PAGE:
Anaïs Mitchell’s last album Hadestown was a “folk opera” which set Orpheus and Eurydice in “Post-apocalyptic Depression-era America”. It drew a guestlist including Bon Iver and Ani Difranco and was rightly lavished with garlands, rosettes and Sheriff badges. A 20-track widescreen wonder worthy of John Ford, it was so epic it had not one but two songs actually called “Epic”. One perhaps then approaches its successor with an empty diary, a full fridge and a “Don’t Open ‘til Christmas” sign on the front door. Yet with its svelte 11 tracks and comparatively slim 45-minute running time, Young Man in America may appear curiously lowkey by comparison. Believe me, it’s every bit as panoramic in depiction. It’s like The Searchers’ Ethan Edwards forever turning his back on that porch with its promise of country comforts and domesticity, back out into the badlands of wild America, where the young man belongs…
Young Man feels initially like you’ve just stepped onto the set of Deadwood—beneath a silvery moon, suitcase in hand and a hatful of dreams. “Wilderland” is the sound of howling winds, a swinging noose, rattlin’ street lamps, eerie violins, faraway flutes and foreboding tribal drums. “Look upon your children wandrin’ in the wilderland”, calls out Mitchell in her deceptively angelic tone. It opens the book with a sense of drama, tension, threatening like a gypsy’s curse…with added wolves. The next 10 tracks unfold short tales worthy of McCarthy, Faulkner or O’Connor, all told in Mitchell’s youthful yet captivating voice and set to some achingly beautiful rustic folk laced with tearful trumpets and serenading strings.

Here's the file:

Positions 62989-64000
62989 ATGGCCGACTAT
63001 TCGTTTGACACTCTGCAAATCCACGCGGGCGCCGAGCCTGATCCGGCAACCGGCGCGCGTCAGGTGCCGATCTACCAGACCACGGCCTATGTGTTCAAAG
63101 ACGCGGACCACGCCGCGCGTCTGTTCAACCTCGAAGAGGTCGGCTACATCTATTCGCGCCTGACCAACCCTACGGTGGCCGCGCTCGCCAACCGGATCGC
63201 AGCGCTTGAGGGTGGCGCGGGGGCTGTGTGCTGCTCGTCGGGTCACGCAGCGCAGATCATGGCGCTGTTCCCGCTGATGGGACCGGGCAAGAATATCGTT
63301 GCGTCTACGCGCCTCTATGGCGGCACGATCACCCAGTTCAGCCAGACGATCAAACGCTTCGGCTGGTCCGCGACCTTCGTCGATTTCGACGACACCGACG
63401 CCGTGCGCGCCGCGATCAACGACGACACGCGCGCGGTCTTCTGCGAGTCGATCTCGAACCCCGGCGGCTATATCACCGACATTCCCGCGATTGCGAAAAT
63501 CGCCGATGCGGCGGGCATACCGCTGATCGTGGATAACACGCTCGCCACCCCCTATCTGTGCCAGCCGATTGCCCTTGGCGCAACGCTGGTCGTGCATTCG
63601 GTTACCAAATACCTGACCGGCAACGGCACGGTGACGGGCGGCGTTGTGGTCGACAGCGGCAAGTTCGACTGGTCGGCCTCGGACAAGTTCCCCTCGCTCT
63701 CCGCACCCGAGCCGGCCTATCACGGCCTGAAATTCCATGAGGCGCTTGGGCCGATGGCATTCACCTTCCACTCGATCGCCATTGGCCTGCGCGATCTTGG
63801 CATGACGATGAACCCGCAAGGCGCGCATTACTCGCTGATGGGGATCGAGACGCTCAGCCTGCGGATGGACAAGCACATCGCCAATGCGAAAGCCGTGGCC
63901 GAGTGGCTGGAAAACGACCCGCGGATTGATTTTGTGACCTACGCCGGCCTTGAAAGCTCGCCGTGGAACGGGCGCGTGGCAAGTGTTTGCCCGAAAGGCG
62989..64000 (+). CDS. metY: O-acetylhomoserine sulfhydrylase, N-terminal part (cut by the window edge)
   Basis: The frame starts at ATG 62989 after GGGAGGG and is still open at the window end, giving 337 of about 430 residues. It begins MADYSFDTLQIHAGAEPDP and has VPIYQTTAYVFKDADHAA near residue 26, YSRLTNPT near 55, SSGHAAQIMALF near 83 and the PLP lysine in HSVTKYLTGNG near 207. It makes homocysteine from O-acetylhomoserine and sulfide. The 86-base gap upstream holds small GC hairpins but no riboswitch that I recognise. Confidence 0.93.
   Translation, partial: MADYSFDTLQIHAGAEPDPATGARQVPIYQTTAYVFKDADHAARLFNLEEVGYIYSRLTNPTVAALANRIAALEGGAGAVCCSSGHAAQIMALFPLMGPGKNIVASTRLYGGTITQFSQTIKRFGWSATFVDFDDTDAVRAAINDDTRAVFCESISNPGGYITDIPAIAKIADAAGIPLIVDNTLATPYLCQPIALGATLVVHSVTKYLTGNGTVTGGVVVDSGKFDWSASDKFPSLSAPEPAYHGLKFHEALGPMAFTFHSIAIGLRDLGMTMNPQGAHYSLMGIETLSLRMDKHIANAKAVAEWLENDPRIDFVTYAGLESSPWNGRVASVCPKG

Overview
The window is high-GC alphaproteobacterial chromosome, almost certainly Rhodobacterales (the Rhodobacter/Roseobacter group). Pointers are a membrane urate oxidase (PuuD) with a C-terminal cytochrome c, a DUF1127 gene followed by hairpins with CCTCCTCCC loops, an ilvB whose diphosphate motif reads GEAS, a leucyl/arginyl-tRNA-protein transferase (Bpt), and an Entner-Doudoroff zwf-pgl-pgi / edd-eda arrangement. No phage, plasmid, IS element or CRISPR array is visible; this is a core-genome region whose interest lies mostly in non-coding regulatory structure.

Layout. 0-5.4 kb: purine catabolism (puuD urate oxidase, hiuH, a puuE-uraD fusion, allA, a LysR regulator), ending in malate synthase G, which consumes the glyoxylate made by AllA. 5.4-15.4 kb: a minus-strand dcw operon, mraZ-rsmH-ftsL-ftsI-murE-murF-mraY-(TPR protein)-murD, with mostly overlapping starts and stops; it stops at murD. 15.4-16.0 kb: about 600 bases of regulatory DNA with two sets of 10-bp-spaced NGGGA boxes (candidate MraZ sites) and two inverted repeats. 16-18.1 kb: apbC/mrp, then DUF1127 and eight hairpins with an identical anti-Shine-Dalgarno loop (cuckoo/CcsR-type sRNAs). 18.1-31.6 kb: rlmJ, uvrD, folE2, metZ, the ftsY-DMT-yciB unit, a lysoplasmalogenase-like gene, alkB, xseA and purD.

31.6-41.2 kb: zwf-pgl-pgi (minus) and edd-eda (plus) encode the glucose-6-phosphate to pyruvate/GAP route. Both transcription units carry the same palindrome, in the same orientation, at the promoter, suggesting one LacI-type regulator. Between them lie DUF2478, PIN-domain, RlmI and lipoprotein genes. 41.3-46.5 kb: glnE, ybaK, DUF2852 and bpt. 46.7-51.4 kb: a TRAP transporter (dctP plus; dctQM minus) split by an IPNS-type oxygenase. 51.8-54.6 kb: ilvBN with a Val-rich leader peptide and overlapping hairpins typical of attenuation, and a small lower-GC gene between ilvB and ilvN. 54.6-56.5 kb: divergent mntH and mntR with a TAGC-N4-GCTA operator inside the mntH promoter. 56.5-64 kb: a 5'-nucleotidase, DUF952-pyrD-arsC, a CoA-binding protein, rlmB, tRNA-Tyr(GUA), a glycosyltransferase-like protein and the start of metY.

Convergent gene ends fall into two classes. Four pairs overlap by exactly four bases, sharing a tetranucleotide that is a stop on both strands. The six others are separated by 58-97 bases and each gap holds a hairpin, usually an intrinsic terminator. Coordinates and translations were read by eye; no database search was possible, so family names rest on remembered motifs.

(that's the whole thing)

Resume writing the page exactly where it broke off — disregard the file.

The songs speak of the rise—but usually fall—of the American dreamer, seen through the wide eyes of mostly feisty young males. Their tales are timeless and familiar, echoing hungry-heart heroes from On the Waterfront to Days of Heaven to Rumblefish to Into The Wild. Folks looking for salvation, escape from the chains of expectation, their past or even their own shadow. The title track memorably paints one “Ravenous” young man from a broken home whose idyllic mother was a “shelterer” but daddy “did not give a damn”. As with all of America’s anthems for doomed youth, it’s peppered with poignant, pinsharp imagery: “My mother gave a mighty shout / Opened her legs and let me out / Hungry as a prairie dog”. Its hero swings a defiant fist, proclaiming, “every one will know my name”, but like Tony Montana or Terry Malloy, pride comes before a fall. Through his fading fires stride a New Orleans jazzband marching to another fool’s grave fate. “Let me climb back in”, pines Mitchell.